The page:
I’ve now responded individually to all the (over 300) readers who sent kind messages after the election, and I’d like to move on to what happens next in Broxtowe. The time for congratulations and regrets has now passed: let’s look forward.
Specifically, a number of promises were made by Broxtowe’s Conservatives before and during the election campaign. This piece is to enquire politely whether they intend to keep them. Note that Broxtowe now has an entirely Conservative-led leadership, with a Conservative Government, an MP sitting in the Cabinet and a council with an overall Conservative majority. This might not be what everyone wanted, but it does mean that no bucks can be passed, and one of the jobs of opposition is to ensure that promises are not quietly forgotten. So, five challenges for Ms Soubry and the council to conisder:
- The Green Belt – will they build on it?
The former Labour-LibDem council adopted the Core Strategy, which envisages building on the Green Belt at Field Farm and Toton and other smaller sites, because they said that the Government required them to build more homes in the next 5 years than could otherwise be accommodated. This was intensively criticised by Anna Soubry and Conservatives councillors, who said:
* It was not true that the Government was requiring so much housing: the council should propose a lower figure.
* Even if the higher figure was taken, there were brownfield sites available instead.
* It was deplorable that Labour and LibDem councillors had welcomed the failure of a legal challenge to the Core Strategy.
Now there is a Tory majority on the council, they don’t need a legal challenge. They can simply tear up the Core Strategy and replace it with their own. If the Government proves to require more housing than they claimed, the remedy is potentially at hand – Ms Soubry can use her Cabinet influence to get it revised.
Will this happen? Or will they simply let building go ahead anyway and let down everyone who believed the rhetoric about the Green Belt?
- Council funding – will it be revised?
Broxtowe’s settlement this year was the worst in Britain, with a reduction of £800,000 in central funding. Ms Soubry expressed concern about this, and said she was writing to the Department of Community and Local Government to query it. Has she had a reply? What did it say? Will a reduction be made?
Alternatively, can we manage without the money? In the hustings debates, Ms Soubry noted that the Lab-Lib council had been able to maintain all services without compulsory redundancies. Will this continue under the Conservatives?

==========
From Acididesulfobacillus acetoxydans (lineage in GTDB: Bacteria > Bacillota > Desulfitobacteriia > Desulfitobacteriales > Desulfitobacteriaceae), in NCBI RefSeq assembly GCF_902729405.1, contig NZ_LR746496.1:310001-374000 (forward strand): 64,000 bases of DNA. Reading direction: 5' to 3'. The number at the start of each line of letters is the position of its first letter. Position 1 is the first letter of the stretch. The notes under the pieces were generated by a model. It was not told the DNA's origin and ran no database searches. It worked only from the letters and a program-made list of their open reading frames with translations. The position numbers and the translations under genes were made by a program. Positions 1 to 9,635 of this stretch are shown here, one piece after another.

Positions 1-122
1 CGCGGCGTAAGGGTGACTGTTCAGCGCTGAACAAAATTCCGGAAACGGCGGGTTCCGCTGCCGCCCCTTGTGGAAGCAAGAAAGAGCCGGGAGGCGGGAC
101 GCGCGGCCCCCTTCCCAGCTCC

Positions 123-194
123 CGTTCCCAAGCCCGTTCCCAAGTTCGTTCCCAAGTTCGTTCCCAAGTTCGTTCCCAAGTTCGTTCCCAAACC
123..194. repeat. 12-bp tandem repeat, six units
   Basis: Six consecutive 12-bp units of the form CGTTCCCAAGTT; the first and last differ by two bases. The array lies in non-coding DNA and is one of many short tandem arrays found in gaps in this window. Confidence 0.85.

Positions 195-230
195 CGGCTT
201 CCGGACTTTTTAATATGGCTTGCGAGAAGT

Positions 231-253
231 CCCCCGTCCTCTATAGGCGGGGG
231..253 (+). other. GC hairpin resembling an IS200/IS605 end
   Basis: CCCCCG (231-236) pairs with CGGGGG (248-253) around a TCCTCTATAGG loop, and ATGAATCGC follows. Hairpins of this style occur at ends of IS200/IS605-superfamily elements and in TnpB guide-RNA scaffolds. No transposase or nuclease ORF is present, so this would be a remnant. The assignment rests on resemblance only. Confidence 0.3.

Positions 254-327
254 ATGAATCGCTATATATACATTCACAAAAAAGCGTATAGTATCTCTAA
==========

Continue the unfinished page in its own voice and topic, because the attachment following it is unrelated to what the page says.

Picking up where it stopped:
- Tram enquiry and compensation – will they happen?
Conservatives have pressed for more compensation for residents and businesses affected by the tram development. Will this be forthcoming, and from where? The contractors are potentially liable to heavy fines for the delays, but they have counter-claims and the process may go to a lengthy court action. However, primary funding for the project is from the Government, and Ms Soubry has asked the Treasury to review the funding process. Will she persuade the Treasury to provide any funding for more compensation? She has also urged the now Conservative-dominated Transport Select Committee to institute an enquiry into the project. Will this happen?
- HS2 – what are the implications?
An election issue was the £50 billion HS2 project, for which Ms Soubry expressed great enthusiasm: she believes it will unleash a wave of valuable investment in Toton and Stapleford without serious disruption. During the coming Parliament, decisions will be made on the details of the route (directly affecting Toton, Stapleford, Trowell, Strelley and Nuthall, and indirectly affecting everywhere else), including rules for compensation and assistance as well as the expected duration of works. When will these be available?
- Open-cast mining – will the relief exit to the M1 be approved?
After the Government approved the Shortwood Farm open-cast mine next to the Trowell service area for the M1, I organised a petition asking the Government to relax its rule banning exit to the M1 for local businesses through the service area. This would avoid the construction vehicles and coal lorries having to wind their way “inland” towards Balloon Woods before doubling back to the M1, with the consequential impact on the environment and congestion. The only negative impact would be that travellers pausing in the service area to fill up with petrol or have a meal would see some coal lorries rolling past and perhaps encounter delays of a minute or two as they leave – surely a minor inconvenience to the passing trade. Ms Soubry asked the Transport Minister to the site to see the issue directly. What decisions have been made, if any?
These questions are derived directly from pre-election promises and hints. I think the rhetoric was, to be frank, somewhat misleading. But the election result allows us to test that objectively and hold the Conservative Party and its promises to account in the coming period. Let’s see what actually happens.
PS A special welcome to the wave of new members who have joined Broxtowe Labour Party – part of the huge surge of 30,000 people who have joined nationally since May 7. To hold the Government, MP and Council effectively to account, this new surge of enthusiasm is hugely helpful. If you’ve not yet joined, you’ll be more than welcome too!